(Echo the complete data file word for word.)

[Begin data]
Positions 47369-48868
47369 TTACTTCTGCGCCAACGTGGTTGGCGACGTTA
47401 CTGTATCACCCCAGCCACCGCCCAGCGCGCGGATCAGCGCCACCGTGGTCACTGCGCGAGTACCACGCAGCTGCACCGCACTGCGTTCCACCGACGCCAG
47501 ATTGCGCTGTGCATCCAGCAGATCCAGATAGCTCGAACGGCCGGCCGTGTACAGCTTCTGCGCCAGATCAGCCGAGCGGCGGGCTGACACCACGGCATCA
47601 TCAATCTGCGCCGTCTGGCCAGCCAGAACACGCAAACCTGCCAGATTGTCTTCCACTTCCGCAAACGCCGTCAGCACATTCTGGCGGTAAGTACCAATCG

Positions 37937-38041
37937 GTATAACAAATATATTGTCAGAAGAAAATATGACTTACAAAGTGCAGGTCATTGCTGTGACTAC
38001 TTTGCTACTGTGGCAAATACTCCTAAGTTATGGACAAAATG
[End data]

Positions 47369-48868
47369 TTACTTCTGCGCCAACGTGGTTGGCGACGTTA
47401 CTGTATCACCCCAGCCACCGCCCAGCGCGCGGATCAGCGCCACCGTGGTCACTGCGCGAGTACCACGCAGCTGCACCGCACTGCGTTCCACCGACGCCAG
47501 ATTGCGCTGTGCATCCAGCAGATCCAGATAGCTCGAACGGCCGGCCGTGTACAGCTTCTGCGCCAGATCAGCCGAGCGGCGGGCTGACACCACGGCATCA
47601 TCAATCTGCGCCGTCTGGCCAGCCAGAACACGCAAACCTGCCAGATTGTCTTCCACTTCCGCAAACGCCGTCAGCACATTCTGGCGGTAAGTACCAATCG

Positions 37937-38041
37937 GTATAACAAATATATTGTCAGAAGAAAATATGACTTACAAAGTGCAGGTCATTGCTGTGACTAC
38001 TTTGCTACTGTGGCAAATACTCCTAAGTTATGGACAAAATG